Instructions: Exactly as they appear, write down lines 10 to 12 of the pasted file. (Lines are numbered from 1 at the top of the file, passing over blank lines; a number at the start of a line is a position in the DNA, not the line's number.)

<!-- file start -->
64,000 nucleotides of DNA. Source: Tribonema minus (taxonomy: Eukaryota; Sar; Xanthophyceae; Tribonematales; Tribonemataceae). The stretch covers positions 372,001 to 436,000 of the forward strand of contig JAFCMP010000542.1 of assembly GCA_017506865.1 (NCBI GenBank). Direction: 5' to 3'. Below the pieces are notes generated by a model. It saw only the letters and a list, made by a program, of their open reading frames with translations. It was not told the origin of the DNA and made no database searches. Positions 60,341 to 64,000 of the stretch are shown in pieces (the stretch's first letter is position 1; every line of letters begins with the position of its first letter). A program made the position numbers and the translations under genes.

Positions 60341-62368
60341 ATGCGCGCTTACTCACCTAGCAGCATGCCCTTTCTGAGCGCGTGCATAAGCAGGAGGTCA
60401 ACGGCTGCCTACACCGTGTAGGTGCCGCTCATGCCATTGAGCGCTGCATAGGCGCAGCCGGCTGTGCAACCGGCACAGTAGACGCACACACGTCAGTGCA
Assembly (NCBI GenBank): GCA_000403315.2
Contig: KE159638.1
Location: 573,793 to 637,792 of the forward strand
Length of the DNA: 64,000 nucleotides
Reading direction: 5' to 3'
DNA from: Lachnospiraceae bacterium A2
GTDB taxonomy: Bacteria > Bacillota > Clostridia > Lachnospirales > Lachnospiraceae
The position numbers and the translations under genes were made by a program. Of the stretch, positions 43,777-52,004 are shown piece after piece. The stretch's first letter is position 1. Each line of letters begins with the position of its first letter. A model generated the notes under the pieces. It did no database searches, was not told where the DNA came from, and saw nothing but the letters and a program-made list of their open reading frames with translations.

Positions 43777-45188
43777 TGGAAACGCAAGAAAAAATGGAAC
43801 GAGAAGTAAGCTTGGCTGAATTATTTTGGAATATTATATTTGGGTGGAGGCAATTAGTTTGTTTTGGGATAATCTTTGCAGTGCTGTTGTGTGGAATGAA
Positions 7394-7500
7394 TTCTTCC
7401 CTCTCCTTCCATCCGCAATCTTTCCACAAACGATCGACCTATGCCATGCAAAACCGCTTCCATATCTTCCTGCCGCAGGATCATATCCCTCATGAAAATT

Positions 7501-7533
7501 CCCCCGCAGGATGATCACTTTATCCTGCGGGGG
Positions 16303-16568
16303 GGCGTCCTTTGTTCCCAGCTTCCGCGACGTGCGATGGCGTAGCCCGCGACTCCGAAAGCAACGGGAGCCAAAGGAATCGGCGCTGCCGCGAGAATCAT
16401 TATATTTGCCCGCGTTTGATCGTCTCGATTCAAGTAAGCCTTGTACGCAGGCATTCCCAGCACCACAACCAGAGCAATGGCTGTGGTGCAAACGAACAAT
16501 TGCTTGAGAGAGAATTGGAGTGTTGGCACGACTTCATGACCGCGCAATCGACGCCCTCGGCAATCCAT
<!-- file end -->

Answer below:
DNA from: Lachnospiraceae bacterium A2
GTDB taxonomy: Bacteria > Bacillota > Clostridia > Lachnospirales > Lachnospiraceae
The position numbers and the translations under genes were made by a program. Of the stretch, positions 43,777-52,004 are shown piece after piece. The stretch's first letter is position 1. Each line of letters begins with the position of its first letter. A model generated the notes under the pieces. It did no database searches, was not told where the DNA came from, and saw nothing but the letters and a program-made list of their open reading frames with translations.